Defendant Bell's office received the correspondence on October 29, 2012, and immediately sent a correspondence to the Office of the Inspector General directing them to conduct a life-endangerment study. Id. On November 7, 2012, Mr. Leyba initiated an OPI with Lieutenant White, seeking the protection of TDCJ and transfer to protective custody or a mental health facility. See Docket Entry # 16, Exhibit C at 12. Mr. Leyba was interviewed by Lieutenant Black on the same day, and Mr. Leyba stated that he was being threatened by four inmates because they believed Mr. Leyba had “snitched” on them. Id. at 15. During this OPI, Mr. Leyba alleges that the threats began in April, and that on November 1, 2012, while he was in the dayroom on H-Wing, the four named inmates yelled threatening remarks at him from the recreation yard. Id. at 15. The OPI investigator concluded that Mr. Leyba's claim was unsubstantiated. Id. at 16.

         On November 9, 2012, Mr. Leyba was interviewed by Security Threat Group (“STG”) Officer C. Reyes, concerning the purported threats. Id. at 19. During this interview, Mr. Leyba altered his story slightly, this time claiming that the four inmates threatened him during the first week of October while he was in the recreation yard; he claims they yelled threats from the H-wing which faces the recreation yard. Id. at 19.

         Mr. Leyba again changed his story, this time claiming that the threats began in October of 2012 from the previous claim that the threats began in April. Id. Mr. Leyba claimed the four inmates that he named wrote the “kites” threatening him, and when asked why Mr. Leyba believed those four inmates wrote the “kites” he said they were the only ones who would write the threatening letters to him. Id. Officer Reyes then interviewed the four inmates that Mr. Leyba believed were threatening him, and all four inmates stated that they believed an offender from their own building, named Wickware, turned them in to TDCJ personnel. Id. None of the four inmates Mr. Leyba believed threatened him were classified security threats, nor were they gang-affiliated, nor were they housed on H-Wing within the six-months prior to November 9, 2012, STG investigation. Id. The STG investigation found no merit to Mr. Leyba's claims. Id.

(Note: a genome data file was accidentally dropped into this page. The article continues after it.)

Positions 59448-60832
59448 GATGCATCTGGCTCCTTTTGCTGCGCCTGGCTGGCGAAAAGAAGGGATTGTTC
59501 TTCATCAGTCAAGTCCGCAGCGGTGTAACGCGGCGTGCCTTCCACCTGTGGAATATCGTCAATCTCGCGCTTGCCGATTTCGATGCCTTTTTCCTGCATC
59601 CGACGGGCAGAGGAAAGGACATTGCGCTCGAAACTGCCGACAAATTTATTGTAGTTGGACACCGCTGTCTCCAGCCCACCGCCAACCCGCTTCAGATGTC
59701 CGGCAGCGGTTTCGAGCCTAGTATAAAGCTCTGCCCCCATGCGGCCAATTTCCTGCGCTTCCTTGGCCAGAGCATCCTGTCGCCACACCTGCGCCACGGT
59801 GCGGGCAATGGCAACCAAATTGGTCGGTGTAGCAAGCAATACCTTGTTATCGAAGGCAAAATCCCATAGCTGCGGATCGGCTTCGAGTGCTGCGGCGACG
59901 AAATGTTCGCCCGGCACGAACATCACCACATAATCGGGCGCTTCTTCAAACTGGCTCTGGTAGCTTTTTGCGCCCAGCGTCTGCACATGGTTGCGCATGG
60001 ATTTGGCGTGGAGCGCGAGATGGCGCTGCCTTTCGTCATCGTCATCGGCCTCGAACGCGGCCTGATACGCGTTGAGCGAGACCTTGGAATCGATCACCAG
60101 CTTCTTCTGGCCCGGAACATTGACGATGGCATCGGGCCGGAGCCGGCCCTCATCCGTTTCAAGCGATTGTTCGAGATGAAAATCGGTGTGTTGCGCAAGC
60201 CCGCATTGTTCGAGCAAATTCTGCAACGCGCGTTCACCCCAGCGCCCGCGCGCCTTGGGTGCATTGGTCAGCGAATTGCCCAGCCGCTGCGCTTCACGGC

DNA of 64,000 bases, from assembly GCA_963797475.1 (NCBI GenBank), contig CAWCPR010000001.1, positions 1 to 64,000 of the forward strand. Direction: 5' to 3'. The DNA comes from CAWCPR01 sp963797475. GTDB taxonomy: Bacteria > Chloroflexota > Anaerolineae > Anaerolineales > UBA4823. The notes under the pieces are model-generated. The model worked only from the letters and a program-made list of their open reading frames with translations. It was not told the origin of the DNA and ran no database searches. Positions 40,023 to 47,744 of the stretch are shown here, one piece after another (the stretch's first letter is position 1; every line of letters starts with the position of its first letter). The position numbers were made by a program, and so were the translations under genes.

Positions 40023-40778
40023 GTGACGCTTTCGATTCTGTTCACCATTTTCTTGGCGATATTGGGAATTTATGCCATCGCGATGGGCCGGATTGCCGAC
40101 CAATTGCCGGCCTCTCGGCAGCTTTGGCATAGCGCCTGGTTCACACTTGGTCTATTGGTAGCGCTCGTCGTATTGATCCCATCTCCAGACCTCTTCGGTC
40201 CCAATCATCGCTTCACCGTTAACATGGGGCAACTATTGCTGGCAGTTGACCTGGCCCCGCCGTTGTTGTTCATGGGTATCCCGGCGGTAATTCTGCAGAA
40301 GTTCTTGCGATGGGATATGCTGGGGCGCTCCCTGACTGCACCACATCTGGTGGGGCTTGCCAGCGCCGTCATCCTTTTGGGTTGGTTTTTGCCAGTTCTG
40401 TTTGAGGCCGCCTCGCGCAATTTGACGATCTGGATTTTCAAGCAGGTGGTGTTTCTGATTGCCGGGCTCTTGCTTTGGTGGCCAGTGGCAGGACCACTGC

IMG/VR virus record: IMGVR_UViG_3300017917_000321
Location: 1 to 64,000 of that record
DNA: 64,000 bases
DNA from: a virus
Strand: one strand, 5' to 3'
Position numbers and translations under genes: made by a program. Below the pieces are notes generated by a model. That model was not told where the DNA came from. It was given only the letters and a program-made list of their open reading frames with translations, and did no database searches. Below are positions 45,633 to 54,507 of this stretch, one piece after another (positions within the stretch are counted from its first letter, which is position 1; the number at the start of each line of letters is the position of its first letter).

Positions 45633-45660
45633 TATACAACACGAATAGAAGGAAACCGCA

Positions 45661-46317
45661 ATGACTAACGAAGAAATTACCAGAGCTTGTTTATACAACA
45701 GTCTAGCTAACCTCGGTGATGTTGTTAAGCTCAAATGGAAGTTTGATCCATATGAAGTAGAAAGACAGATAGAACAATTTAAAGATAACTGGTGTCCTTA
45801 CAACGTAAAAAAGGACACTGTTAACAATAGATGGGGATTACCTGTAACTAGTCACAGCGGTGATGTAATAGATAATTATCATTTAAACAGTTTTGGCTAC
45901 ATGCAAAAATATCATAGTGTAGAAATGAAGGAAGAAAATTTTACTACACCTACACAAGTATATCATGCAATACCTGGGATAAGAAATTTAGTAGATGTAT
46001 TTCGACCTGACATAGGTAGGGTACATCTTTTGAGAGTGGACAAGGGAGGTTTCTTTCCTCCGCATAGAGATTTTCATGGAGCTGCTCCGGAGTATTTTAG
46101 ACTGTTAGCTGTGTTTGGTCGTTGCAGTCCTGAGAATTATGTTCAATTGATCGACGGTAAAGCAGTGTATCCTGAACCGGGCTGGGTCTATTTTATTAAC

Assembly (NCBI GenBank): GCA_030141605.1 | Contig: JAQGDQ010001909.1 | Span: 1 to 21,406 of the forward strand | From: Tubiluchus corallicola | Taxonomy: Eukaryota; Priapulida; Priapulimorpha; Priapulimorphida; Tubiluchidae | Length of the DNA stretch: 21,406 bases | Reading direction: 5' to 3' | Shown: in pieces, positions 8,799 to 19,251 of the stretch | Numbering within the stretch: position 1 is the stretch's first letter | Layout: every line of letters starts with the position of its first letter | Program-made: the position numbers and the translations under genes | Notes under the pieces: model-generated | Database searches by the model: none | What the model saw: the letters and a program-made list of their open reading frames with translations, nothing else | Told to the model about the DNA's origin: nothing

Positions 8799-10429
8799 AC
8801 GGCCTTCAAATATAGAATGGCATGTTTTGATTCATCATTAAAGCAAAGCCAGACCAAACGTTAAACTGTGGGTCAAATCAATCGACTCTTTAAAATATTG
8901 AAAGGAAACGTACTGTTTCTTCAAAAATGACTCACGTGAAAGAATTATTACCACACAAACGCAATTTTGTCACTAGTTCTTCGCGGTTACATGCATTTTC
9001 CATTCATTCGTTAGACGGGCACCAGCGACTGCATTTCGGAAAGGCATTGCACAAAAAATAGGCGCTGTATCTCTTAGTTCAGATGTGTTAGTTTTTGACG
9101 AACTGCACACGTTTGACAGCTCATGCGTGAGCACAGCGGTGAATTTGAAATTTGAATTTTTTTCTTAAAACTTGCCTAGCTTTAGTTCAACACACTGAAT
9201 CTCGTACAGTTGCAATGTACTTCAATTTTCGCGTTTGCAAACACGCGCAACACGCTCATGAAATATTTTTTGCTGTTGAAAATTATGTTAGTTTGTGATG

On November 11, 2012, Investigator Daniel Wolfe reviewed TDCJ's OPI and the STG report, and then interviewed Mr. Leyba. See Docket Entry # 16, Exhibit C at 7. Mr. Leyba claimed that he began working with Officer Brown in April of 2012, and that he had received a disciplinary on August 8, 2012, for possession of tobacco. Id. Mr. Leyba claimed that he was working with another inmate for Officer Brown, but could not name the other offender when asked. Id. Mr. Leyba claimed that Officer Brown allowed him to possess tobacco, in order to convince the other inmates that he was involved in the tobacco ring, and that during the course of the “operation” he had provided many names to TDCJ personnel, and as a result, those inmates received disciplinary cases and were sent to segregation because of him. Id. Mr. Leyba claimed that the inmates eventually figured out that he had been “snitching” and then began sending Mr. Leyba threatening typewritten messages in “kites”. Id.

         Investigator Wolfe then interviewed Officer Brown. Id. Officer Brown denied that he permitted Mr. Leyba to possess tobacco or that he used Mr. Leyba as a “snitch”; Officer Brown submitted a written statement attesting to the same. Id. at 9. Based the various interviews and investigations into threats of violence that Mr. Leyba purportedly received, it was clear to officials that Mr. Leyba's claims lacked credibility. In his OPI on November 7, 2012, Mr. Leyba claims that the threats began ...